In short, it is added to get food to do things food doesn’t normally do. This is called “processed food.” Processed foods, in general, are on the no-no list for dogs (and probably should be for people as well).

The canine digestive tract doesn’t recognize processed foods and these altered foods can cause a digestive disturbance, vomiting, gas, bloating, constipation, and – in German Shepherds with a sensitive stomach or food allergies in particular – allergic reactions.

Since the option exists to feed your German Shepherd natural peanut butter that has not been processed, there is truly no reason to feed a peanut butter product to your dog that contains mono and diglycerides.

Fungus

Dogs Naturally Magazine explains that peanuts can contain a fungus called aflatoxin, which is a mycotoxin.

These mycotoxins can cause liver damage and cancer, autoimmune conditions, and sometimes death, as well as a host of other lesser side effects.

As health expert Dr. Josh Axe points out, there are a number of crops known to contain aflatoxins, which typically form before the food is harvested and processed for human (or canine) consumption.

These toxins are part of the decomposition process of the food, but can also form in any area where humidity and heat are high or where the soil is contaminated.

Unfortunately, even peanut butter that contains only pure peanuts may still contain aflatoxins. This is why it is so vital to only offer your dog very small amounts of peanut butter until you see how they respond.

Once you find a nut butter brand that your dog seems to tolerate well, make sure to only buy that brand and to check the expiration date carefully.

Do German Shepherds Ever Get Peanut Allergies?

Peanut allergies have become a very hot topic in recent years with parents. Because some children have very severe peanut allergies, some schools and kid-centric programs won’t even serve any peanut butter for snacks.

But do dogs ever get peanut allergies as well? This is a great question. As a matter of fact, dogs can be allergic to just about any food people can be allergic to, and perhaps more besides.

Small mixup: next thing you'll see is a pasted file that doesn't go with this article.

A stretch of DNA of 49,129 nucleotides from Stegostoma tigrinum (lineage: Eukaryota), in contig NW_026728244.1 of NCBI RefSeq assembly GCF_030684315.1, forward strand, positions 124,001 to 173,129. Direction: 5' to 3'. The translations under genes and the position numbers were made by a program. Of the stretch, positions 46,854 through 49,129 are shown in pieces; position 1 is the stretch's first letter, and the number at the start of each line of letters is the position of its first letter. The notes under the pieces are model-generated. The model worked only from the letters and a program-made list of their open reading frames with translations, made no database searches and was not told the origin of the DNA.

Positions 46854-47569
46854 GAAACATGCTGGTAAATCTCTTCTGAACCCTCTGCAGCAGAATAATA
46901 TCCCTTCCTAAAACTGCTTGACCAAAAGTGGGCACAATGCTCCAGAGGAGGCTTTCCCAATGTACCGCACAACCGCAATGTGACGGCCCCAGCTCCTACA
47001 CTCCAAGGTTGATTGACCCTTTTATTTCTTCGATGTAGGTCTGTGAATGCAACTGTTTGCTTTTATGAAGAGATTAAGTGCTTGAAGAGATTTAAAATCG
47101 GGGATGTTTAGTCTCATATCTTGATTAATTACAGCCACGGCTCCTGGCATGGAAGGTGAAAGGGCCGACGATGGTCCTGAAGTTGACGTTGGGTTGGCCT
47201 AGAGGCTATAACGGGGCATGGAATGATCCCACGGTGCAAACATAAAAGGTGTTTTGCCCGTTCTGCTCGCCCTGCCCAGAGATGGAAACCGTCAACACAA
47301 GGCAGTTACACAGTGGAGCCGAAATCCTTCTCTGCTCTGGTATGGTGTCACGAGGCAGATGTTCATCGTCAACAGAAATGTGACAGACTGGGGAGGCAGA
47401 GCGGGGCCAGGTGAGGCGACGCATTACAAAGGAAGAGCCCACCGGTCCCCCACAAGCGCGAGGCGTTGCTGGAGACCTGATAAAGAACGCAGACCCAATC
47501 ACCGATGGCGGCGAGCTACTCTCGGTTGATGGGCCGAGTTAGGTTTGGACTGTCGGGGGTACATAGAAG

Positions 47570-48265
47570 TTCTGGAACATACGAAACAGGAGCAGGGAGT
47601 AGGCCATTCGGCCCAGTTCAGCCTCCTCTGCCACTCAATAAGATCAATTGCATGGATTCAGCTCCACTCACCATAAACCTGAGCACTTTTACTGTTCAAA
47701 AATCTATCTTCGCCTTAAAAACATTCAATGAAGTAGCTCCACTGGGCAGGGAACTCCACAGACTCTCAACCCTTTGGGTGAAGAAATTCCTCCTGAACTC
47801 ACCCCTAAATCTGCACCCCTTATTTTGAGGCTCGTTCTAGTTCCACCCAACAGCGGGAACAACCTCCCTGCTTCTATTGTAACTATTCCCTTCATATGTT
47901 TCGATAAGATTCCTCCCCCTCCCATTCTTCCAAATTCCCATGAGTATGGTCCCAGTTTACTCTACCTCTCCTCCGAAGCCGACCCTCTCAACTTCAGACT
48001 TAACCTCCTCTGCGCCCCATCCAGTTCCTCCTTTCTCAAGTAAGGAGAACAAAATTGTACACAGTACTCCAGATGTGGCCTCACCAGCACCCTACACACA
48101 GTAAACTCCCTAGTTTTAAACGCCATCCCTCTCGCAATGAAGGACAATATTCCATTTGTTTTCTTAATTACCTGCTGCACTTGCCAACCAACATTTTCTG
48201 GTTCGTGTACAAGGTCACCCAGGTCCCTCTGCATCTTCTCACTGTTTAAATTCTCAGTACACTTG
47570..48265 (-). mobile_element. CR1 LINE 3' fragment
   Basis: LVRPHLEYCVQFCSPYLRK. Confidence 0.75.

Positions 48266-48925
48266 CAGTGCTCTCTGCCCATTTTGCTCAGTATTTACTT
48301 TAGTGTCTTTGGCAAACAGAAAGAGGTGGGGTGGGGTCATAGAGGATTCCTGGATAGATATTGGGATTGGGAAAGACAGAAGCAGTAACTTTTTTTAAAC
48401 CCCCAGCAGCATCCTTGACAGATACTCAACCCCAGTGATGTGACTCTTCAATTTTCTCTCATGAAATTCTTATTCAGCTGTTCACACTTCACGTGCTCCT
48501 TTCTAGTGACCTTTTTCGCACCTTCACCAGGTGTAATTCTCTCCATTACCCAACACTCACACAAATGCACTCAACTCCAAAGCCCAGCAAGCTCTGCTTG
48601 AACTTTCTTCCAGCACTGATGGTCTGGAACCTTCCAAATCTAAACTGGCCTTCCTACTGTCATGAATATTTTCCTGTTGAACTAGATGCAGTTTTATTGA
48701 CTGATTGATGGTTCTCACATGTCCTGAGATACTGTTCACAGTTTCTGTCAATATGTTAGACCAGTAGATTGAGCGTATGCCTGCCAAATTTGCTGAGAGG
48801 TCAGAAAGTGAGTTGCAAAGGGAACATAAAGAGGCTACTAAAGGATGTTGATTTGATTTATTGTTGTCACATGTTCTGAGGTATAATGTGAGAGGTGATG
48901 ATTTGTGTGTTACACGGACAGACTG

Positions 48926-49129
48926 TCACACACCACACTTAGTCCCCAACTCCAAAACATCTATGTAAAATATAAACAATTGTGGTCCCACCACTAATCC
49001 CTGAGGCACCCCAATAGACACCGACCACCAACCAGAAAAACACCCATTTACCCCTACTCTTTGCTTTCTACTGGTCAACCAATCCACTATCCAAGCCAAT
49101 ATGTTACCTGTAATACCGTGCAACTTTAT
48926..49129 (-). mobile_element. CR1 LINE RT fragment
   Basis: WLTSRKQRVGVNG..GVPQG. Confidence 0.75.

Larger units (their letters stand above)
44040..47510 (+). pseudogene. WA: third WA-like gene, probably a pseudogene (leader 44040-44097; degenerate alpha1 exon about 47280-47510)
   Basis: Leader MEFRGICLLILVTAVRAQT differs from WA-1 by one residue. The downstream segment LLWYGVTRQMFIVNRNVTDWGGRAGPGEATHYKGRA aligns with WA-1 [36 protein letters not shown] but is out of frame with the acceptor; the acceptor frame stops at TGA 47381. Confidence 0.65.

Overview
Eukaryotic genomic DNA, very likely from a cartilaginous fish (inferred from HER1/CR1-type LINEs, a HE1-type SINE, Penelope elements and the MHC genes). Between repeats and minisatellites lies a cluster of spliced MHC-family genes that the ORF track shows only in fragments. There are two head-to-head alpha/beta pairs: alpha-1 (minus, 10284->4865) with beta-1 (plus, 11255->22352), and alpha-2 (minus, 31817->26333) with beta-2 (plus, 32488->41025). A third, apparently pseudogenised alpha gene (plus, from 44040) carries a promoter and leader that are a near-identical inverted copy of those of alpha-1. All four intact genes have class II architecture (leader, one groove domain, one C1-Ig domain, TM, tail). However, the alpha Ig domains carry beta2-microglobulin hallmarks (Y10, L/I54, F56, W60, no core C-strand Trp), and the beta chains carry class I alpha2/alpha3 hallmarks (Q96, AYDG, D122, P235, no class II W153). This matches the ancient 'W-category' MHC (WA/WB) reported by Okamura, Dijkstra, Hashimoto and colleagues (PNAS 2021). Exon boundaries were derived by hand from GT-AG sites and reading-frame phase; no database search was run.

However, as the German Shepherd Rescue of Orange County explains, many dog owners don’t recognize certain symptoms as being caused by a food allergy.

For example, take a dog that is biting at their paws, scratching at their ears or face, or rubbing their belly against a hard surface. Itchy paws, ears, face, or belly are all common signs of allergies in dogs.

Other common signs of food allergies in dogs can include these:

  • Losing hair or bald spots on the skin.
  • Presence of “hot spots” – inflamed, red areas on the skin.
  • A yeasty or corn chips type odor caused by yeast infection.
  • Wounds or pus-filled sores on the skin.
  • Irritability, depression, or aggression.
  • Gastrointestinal distress, gas, vomiting, diarrhea, constipation.

But even if you do realize your German Shepherd is having an allergic reaction of some kind, it can still be hard to figure out exactly what is causing that allergy.

Lots of different things could cause allergies for your dog, from seasonal pollen to toxic plants, chemicals to pests like fleas and ticks. You may have to go through a lengthy process of elimination before you get to the real culprit.

However, if you at least know the common symptoms of allergies, you can think about when you first saw these symptoms and whether they may perhaps be linked to feeding your German Shepherd peanut butter.

Are German Shepherds Prone to Sensitive Stomach Issues?

Another common issue that many new German Shepherd owners don’t know about is a sensitive stomach.

As Central Texas Veterinary Specialty & Emergency Hospital explains, German Shepherds tend to be particularly vulnerable to sensitive stomach problems.

Some of these conditions are genetic (inherited), so if your dog’s parents had any of the conditions, your puppy is more likely to have them as well.